8 Homemade toys for Babies

Oct 15, 2014

Having trouble during nappy change time with a wriggly baby? Try BabyLove Nappy Pants - with no tabs to contend with, the 360-degree stretchy waist allows you to pull them up quickly and easily, so your active toddler can get back to action in no time! Request a sample.


Having a baby (especially your first) can be an overwhelming experience. The world of BABY/KID STUFF is an extensive one, full of items you never knew you "needed" or even existed.
When it comes to entertaining your baby, the most wonderful toy for them is you. Watching you, listening to you, touching you. Time with you and other caring people is invaluable for their development.

There are also many fabulous pre-made toys and items for babies that in addition to the company of you and others, can help entertain, stimulate, sooth and aid in their development. There are so many things out there that you could be continually buying something new, however it's just not necessary. Often, with many of the toys marketed towards babies, they are able to use them very limitedly before they either out-grow or get bored by them. This is where making your own toys can be beneficial as you can provide new and stimulating items for them, often for a very low cost (sometimes completely free) and little effort.

For completely free "baby toys" around your house look:

  • In your kitchen (eg. plastic containers, metal pots/pans, muffin tins, plastic kitchen utensils etc.)
  • In the recycling box (eg. recycled plastic bottles, containers, lids etc.)
  • In the fridge/pantry (eg. make homemade baby paint with yoghurt and food colouring or dry items for shaking and touching like rice/dried beans etc.)
  • In your wardrobe (eg. pairs of coloured socks to match, hats/scarves to play with and put on etc.)


Use some milk bottle lids and a tissue box for a posting game.

Transform an ice cream container into a colour sorting game (babies can start playing with the colours and sticks and trying to get them through the holes and as they grow you can start adding in the colour sorting)


Fabulous DIY baby toys

If you're feeling a bit crafty, here are some gorgeous baby toys from my friends around the web. These DIY toys will entertain them as babies and toddlers.







See here for all our baby play ideas and for even more DIY toys (these are good for toddlers and older).


Happy playing,
Debs :)


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Having trouble during nappy change time with a wriggly baby? Try BabyLove Nappy Pants - with no tabs to contend with, the 360-degree stretchy waist allows you to pull them up quickly and easily, so your active toddler can get back to action in no time! Request a sample.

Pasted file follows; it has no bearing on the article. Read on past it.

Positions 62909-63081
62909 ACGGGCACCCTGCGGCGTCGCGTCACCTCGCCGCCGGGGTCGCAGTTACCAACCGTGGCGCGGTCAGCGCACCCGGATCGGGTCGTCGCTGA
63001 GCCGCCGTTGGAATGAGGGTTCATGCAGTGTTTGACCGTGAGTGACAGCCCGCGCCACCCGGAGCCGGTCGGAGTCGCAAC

Cheese and Veg Muffins. Cooking with Kids

Oct 14, 2014

October is Doc-Tober for Disney Junior! Your preschooler can see Doc McStuffins and her toy friends in new episodes on the Disney Junior TV channel and enjoy brand new Doc games and activities on DisneyJunior.com.au.



Inspired by Doc-tober and the healthy living and wellbeing messages in the Disney Junior Doc McStuffins series, we thought we'd make some "Doc McStuffins Cheese and Veg Muffins."

Giving it a funny name caught the kids' interest right away and involving them in the cooking process gave us plenty of opportunities for chatting about foods and healthy eating, as well as engaging the kids in the math, science, literacy and kitchen skills that come with cooking.

We've previously made a savoury ham, cheese and spinach muffin with great results so it was easy for us to tweak this one up in the healthy notches by replacing the ham with extra veggies. Using the base recipe, you can swap the included veggies for ones that you have available or that your kids prefer. Using similar quantities to what we have here will make a light and fluffy muffin, or you could add even more veggies for a slightly heavier, denser muffin. It's fun experimenting.

Here's how to do it. Children will require adult supervision in the kitchen and may require some assistance with some of the steps. See the bottom of the post for the simple instructions in full.

When cooking with kids, it's good to get your ingredients out and ready in a way that makes it easier for them to access and follow instructions. It gives you an opportunity to talk about the ingredients and quantities before you start.

Don't forget to pre-heat your oven and prepare your muffin tins (we spray lightly with vegetable oil).

 Sift your flour into a large bowl

 Whisk your eggs

 Finely chop your veggies. (You may need an adult to assist with this bit)

 Make a well in your flour and tip in your cheese

 Add your corn

 Add any other veggies or herbs

 Pour in your milk

 Pour in the egg

 Mix until all of the ingredients are thoroughly combined

 Divide between your pre-oiled muffin tins

 If you like, you could add a fresh basil leaf on top

 Bake in the oven until golden brown on top

 They smell good fresh from the oven

 Leave to cool on a wire rack

While they are still warm, cut in half and serve. They are delicious with a little spread of butter.

Once they have cooled completely, you can freeze them for other days. They microwave well for a quick warm snack or sent off to school in the lunchbox.


Cheese and Veggie Muffin Recipe

Ingredients:
  • 250g grated tasty cheese (approx 2 loose cups)
  • 2 cups of self raising flour
  • 2 eggs
  • 1½ cups of milk
  • Small can of corn kernels (125g)
  • Half red capsicum
  • Large handful of baby spinach
  • Salt and pepper to taste
  • Fresh basil leaves to add to the mix and on top (optional)

Method:

Preheat oven to 180°C (356°F)

Sift flour into a large bowl.

Whisk eggs, chop capsicum, spinach (and optional basil).

Make a well in the flour, add in the rest of the ingredients and mix until combined.

Spoon into a greased muffin tray (pop a basil leaf on top of each, optional) and bake for 25 minutes or until the tops are golden brown.

Makes about 14 regular muffins or 12 large ones.


Enjoy!


Here are some more Recipe ideas you may want to try with the kids:




Happy cooking,
Debs :)



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October is Doc-Tober for Disney Junior! Your preschooler can see Doc McStuffins and her toy friends in new episodes on the Disney Junior TV channel and enjoy brand new Doc games and activities on DisneyJunior.com.au.

Clever classroom trick for kids learning to write in the lines.

Oct 12, 2014


One of the things that children in Victoria, Australia are taught in their first year of Primary School, is writing between the lines in order to develop their handwriting. Despite the fact that it may seem handwriting is on the decline, thankfully it is still taught to our children.

Once children have developed their fine motor skills, worked on learning letters and practiced writing on blank paper and with other mediums to develop their letter formation, they are usually introduced to handwriting paper with dotted-thirds to assist them in writing letters of consistent size and format.


A little trick I used in my classroom to help children learning to write in dotted-thirds was, "Clever Cat." Clever Cat's bottom sits on the solid base line and his body takes up the first gap. His head sits on top, occupying the second gap up between the dotted lines and his tail dangles below the solid line, extending to the first dotted line below.